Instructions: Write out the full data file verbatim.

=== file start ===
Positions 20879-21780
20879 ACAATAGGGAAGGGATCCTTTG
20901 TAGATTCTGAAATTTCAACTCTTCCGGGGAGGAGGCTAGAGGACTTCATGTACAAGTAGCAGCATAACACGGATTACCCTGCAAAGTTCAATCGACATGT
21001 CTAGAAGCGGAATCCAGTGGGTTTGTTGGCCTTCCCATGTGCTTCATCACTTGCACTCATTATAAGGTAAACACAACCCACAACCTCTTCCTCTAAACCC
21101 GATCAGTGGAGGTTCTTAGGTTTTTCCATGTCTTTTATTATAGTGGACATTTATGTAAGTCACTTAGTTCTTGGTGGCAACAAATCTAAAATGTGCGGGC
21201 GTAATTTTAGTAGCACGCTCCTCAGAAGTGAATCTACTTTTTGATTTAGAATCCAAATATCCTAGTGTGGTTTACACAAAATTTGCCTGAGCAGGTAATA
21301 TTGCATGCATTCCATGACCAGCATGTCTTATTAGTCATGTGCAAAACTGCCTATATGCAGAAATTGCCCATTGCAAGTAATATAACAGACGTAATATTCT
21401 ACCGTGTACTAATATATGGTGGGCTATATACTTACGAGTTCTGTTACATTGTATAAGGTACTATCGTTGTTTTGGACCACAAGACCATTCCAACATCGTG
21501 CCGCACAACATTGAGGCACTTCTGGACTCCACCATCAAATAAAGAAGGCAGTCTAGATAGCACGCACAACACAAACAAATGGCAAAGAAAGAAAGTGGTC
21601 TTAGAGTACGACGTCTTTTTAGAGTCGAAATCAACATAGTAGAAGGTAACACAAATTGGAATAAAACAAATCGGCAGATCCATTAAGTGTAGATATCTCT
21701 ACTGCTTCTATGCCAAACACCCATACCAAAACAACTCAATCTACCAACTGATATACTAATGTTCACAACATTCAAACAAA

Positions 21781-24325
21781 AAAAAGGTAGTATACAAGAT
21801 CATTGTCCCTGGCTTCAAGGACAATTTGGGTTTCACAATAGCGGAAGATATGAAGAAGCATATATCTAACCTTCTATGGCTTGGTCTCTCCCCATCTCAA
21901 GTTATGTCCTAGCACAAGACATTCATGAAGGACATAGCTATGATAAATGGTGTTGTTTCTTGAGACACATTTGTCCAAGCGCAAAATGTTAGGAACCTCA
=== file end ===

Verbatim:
Positions 20879-21780
20879 ACAATAGGGAAGGGATCCTTTG
20901 TAGATTCTGAAATTTCAACTCTTCCGGGGAGGAGGCTAGAGGACTTCATGTACAAGTAGCAGCATAACACGGATTACCCTGCAAAGTTCAATCGACATGT
21001 CTAGAAGCGGAATCCAGTGGGTTTGTTGGCCTTCCCATGTGCTTCATCACTTGCACTCATTATAAGGTAAACACAACCCACAACCTCTTCCTCTAAACCC
21101 GATCAGTGGAGGTTCTTAGGTTTTTCCATGTCTTTTATTATAGTGGACATTTATGTAAGTCACTTAGTTCTTGGTGGCAACAAATCTAAAATGTGCGGGC
21201 GTAATTTTAGTAGCACGCTCCTCAGAAGTGAATCTACTTTTTGATTTAGAATCCAAATATCCTAGTGTGGTTTACACAAAATTTGCCTGAGCAGGTAATA
21301 TTGCATGCATTCCATGACCAGCATGTCTTATTAGTCATGTGCAAAACTGCCTATATGCAGAAATTGCCCATTGCAAGTAATATAACAGACGTAATATTCT
21401 ACCGTGTACTAATATATGGTGGGCTATATACTTACGAGTTCTGTTACATTGTATAAGGTACTATCGTTGTTTTGGACCACAAGACCATTCCAACATCGTG
21501 CCGCACAACATTGAGGCACTTCTGGACTCCACCATCAAATAAAGAAGGCAGTCTAGATAGCACGCACAACACAAACAAATGGCAAAGAAAGAAAGTGGTC
21601 TTAGAGTACGACGTCTTTTTAGAGTCGAAATCAACATAGTAGAAGGTAACACAAATTGGAATAAAACAAATCGGCAGATCCATTAAGTGTAGATATCTCT
21701 ACTGCTTCTATGCCAAACACCCATACCAAAACAACTCAATCTACCAACTGATATACTAATGTTCACAACATTCAAACAAA

Positions 21781-24325
21781 AAAAAGGTAGTATACAAGAT
21801 CATTGTCCCTGGCTTCAAGGACAATTTGGGTTTCACAATAGCGGAAGATATGAAGAAGCATATATCTAACCTTCTATGGCTTGGTCTCTCCCCATCTCAA
21901 GTTATGTCCTAGCACAAGACATTCATGAAGGACATAGCTATGATAAATGGTGTTGTTTCTTGAGACACATTTGTCCAAGCGCAAAATGTTAGGAACCTCA